Latest posts by Martin Moodie (see all)
- Sunrise turns 24 years young; we reach a sprightly 21; and FAB rocks in Bangkok - September 16, 2023
- Feeling bleu in Paris but absolutely FAB-ulous in Bangkok - September 11, 2023
- Turning black and blue in the City of Light - September 6, 2023
So when the shadows lengthen
Into an evening sun
First there’s summer, then I’ll let you in
September when it comes
-Rosanna Cash, September when it comes
Where did 2023 go? As we enter what I always consider the final stanza of my working year, starting with the frenetic September to November period, I am amazed at how quickly this year has flown by.
Perhaps that’s a sign of age, perhaps of workload. Today, day 239 of the year, will also be the 239th consecutive day I have worked on – or should that be ‘for’ as it seems to be my master – ‘the website that never sleeps’.
That’s not a complaint. How could it be? For it means I have spent those days relating stories about a business community that in content and tone have most of the time contrasted positively with the darker ones I was forced to tell through the pandemic.
There is just so very much going on in what by geographic definition is a 24-hour industry. My personification of our website’s supposedly insomniac behaviour sometimes gives way to another one I relate to my team and my friends. In short, I have created a monster (a big, friendly one, I hasten to add), one that needs constant feeding.
I smile when I see one of our rivals describe themselves as ‘the leading provider of duty free & travel retail news’, not simply because’s it’s untrue but because I wonder if they have any possible idea of what it takes to achieve that status.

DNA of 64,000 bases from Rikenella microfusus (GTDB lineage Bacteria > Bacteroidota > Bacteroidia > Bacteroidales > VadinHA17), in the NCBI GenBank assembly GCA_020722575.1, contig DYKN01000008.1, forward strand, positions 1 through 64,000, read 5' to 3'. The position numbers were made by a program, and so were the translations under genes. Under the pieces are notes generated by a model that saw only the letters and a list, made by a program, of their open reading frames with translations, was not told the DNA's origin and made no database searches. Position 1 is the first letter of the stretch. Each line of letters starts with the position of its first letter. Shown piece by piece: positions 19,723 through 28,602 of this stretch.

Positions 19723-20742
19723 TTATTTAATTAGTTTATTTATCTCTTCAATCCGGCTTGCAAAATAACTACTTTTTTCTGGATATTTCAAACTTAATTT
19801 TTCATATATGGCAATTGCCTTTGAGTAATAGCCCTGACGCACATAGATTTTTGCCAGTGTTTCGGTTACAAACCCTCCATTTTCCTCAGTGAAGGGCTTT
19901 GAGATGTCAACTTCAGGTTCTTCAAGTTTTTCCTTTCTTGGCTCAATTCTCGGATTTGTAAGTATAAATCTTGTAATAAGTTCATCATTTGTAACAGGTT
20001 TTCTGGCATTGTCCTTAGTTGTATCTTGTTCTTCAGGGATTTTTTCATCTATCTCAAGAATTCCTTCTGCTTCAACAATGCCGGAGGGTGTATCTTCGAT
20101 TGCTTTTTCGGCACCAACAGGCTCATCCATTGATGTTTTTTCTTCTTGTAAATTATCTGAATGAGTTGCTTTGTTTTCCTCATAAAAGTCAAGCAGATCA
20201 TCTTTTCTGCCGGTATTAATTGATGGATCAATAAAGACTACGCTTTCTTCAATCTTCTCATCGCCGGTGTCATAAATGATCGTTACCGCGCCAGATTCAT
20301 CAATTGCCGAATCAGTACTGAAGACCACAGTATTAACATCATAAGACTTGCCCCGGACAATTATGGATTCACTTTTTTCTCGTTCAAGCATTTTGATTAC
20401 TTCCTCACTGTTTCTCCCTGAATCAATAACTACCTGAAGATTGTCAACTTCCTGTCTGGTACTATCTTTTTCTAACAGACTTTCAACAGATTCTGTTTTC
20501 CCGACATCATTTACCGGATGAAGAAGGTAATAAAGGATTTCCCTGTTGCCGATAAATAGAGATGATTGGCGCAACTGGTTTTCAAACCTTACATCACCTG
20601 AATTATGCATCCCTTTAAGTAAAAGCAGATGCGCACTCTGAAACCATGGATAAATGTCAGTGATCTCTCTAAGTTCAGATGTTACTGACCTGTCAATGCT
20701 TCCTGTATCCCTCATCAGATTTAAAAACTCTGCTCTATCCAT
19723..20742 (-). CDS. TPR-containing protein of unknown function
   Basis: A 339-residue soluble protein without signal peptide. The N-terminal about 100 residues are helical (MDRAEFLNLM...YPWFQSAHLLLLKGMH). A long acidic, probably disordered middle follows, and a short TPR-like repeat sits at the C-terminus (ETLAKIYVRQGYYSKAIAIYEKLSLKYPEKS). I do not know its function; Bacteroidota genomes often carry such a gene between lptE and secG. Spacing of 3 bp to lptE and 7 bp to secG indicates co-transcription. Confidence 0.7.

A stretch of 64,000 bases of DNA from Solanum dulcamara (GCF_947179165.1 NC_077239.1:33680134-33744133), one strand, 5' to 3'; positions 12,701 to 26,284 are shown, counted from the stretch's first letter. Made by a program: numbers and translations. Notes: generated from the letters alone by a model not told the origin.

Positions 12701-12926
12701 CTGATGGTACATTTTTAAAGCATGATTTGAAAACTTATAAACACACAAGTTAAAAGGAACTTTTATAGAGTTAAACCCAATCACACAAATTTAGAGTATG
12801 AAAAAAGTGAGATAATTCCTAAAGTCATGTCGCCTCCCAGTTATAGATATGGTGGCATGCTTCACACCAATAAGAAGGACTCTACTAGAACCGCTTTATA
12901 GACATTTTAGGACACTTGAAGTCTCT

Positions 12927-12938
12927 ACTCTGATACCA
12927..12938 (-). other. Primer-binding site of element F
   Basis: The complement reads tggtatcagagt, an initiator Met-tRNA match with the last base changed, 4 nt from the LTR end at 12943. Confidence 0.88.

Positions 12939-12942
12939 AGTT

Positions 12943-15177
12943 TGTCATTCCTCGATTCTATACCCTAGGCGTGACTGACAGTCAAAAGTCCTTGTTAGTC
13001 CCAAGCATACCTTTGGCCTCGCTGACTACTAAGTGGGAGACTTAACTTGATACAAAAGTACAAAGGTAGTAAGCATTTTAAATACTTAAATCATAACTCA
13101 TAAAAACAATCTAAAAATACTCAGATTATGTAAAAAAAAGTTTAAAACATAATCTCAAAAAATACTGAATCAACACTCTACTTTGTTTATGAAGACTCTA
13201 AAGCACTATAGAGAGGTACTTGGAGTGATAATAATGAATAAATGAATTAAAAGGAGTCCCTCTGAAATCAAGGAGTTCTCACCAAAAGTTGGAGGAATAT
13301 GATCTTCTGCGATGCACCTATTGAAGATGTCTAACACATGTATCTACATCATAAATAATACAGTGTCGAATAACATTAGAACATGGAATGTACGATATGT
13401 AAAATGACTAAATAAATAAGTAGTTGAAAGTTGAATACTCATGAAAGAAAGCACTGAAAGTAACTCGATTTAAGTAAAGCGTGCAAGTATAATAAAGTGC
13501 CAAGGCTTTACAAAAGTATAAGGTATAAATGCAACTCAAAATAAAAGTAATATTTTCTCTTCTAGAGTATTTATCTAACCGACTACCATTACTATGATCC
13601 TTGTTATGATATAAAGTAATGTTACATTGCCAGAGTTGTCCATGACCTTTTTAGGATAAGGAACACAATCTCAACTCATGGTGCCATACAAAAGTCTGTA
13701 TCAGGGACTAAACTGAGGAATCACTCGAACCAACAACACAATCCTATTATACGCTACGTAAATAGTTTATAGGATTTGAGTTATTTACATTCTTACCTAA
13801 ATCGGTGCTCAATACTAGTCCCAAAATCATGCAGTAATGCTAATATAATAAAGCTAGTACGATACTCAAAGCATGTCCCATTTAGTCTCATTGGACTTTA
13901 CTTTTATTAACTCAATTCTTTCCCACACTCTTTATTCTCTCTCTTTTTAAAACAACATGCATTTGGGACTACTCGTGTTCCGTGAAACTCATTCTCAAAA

My move to Hong Kong in 2020 and our subsequent rapid development in China (including the recent opening of an office in Haikou, Hainan province) has provided plenty of sustenance. Hainan is a hotbed of travel retail activity, of course, and it’s now really encouraging to see a welter of positive developments happening elsewhere in China.
That includes Hong Kong, which has a sizable and I am glad to say now thriving travel retail community. On Tuesday I had the pleasure of catching up with Adam Hershman,
Tumi is an outstanding brand, something I know from personal experience. For years I had a Tumi wheeled briefcase I fondly called my ‘Moodie Mobile’ and I still possess a small Tumi shoulder bag I have carried on many an assignment during the past decade or more, for which I have an almost illogical fondness.
In researching the interview you can read next month, I discovered a heck of a back story. Tumi was founded by American entrepreneur Charlie Clifford, a former Peace Corp volunteer who used to import leather bags from South America (which explains the brand name, Tumis are Peruvian ceremonial knives with semicircular blades).
In the intervening five decades Tumi, acquired by Samsonite in 2016, has grown into an internationally renowned lifestyle and accessories label integrally associated with travel. As such, its fortunes are a useful indicator of travel retail’s state of health. And if that’s the case, then it’s all good news. Tumi’s global sales reached US$421 million for the first half of this year, up +52.3% year-on-year (like for like) and an impressive +22.4% over pre-pandemic 2019. Adam’s regions of Asia Pacific and the Middle East are absolutely flying.